Delirium, frailty and mortality: interactions in a prospective study of hospitalized older people.

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Delirium, frailty and mortality: interactions in a prospective study of hospitalized older people.

J Gerontol A Biol Sci Med Sci. 2017 Nov 01;:

Authors: Dani M, Owen LH, Jackson TA, Rockwood K, Sampson EL, Davis D

Background: It is unknown if the association between delirium and mortality is consistent for individuals across the whole range of health states. A bimodal relationship has been proposed, where delirium is particularly adverse for those with underlying frailty, but may have a smaller effect (perhaps even protective) if it is an early indicator of acute illness in fitter people. We investigated the impact of delirium on mortality in a cohort simultaneously evaluated for frailty.
Methods: We undertook an exploratory analysis of a cohort of consecutive acute medical admissions aged ≥70. Delirium on admission was ascertained by psychiatrists. A Frailty Index (FI) was derived according to a standard approach. Deaths were notified from linked national mortality statistics. Cox regression was used to estimate associations between delirium, frailty and their interactions on mortality.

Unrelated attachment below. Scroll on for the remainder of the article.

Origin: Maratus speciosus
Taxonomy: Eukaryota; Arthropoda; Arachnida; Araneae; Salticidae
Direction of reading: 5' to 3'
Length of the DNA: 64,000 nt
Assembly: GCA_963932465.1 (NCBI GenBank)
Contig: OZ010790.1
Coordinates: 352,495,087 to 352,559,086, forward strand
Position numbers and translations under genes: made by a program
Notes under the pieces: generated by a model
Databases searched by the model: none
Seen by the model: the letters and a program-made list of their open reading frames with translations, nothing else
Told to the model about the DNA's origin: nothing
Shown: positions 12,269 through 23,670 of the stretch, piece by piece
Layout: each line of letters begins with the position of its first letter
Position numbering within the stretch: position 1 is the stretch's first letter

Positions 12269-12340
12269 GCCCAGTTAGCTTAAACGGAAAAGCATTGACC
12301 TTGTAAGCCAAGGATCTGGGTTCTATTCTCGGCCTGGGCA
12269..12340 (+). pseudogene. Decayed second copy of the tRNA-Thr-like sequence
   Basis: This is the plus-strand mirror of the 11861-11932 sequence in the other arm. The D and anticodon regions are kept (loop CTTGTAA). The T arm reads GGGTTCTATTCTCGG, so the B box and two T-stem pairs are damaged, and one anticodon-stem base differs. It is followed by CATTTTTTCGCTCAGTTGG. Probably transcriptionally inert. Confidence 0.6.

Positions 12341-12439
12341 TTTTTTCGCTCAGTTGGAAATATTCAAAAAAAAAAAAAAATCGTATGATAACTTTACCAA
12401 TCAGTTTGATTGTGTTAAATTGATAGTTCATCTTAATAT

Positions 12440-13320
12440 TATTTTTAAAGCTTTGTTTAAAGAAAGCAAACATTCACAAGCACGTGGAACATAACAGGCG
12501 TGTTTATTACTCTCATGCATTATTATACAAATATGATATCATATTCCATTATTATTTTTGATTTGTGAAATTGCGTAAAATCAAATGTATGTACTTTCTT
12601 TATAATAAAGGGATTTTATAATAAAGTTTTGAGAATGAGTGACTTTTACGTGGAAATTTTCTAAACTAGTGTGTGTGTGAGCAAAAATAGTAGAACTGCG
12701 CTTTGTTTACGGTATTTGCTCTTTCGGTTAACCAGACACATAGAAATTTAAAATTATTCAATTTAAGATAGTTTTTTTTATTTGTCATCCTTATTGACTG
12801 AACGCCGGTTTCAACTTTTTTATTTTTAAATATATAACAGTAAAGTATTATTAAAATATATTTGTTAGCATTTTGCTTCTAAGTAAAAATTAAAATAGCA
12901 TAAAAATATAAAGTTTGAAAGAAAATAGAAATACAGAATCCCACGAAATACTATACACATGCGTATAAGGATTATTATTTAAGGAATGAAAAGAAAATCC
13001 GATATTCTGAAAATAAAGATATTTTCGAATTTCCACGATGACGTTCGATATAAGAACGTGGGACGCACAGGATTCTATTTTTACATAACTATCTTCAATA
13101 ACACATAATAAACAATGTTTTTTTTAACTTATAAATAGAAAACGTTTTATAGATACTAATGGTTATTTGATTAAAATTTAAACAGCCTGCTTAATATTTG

Results: The sample consisted of 710 individuals. Both delirium and frailty were independently associated with increased mortality rates (delirium: HR 2.4, 95%CI 1.8-3.3, p<0.01; frailty (per SD): HR 3.5, 95%CI 1.2-9.9, p=0.02). Estimating the effect of delirium in tertiles of FI, mortality was greatest in the lowest tertile: tertile 1 HR 3.4 (95%CI 2.1-5.6); tertile 2 HR 2.7 (95%CI 1.5-4.6); tertile 3 HR 1.9 (95% CI 1.2-3.0).
Conclusion: While delirium and frailty contribute to mortality, the overall impact of delirium on admission appears to be greater at lower levels of frailty. In contrast to the hypothesis that there is a bimodal distribution for mortality, delirium appears to be particularly adverse when precipitated in fitter individuals.

PMID: 29099916 [PubMed - as supplied by publisher]

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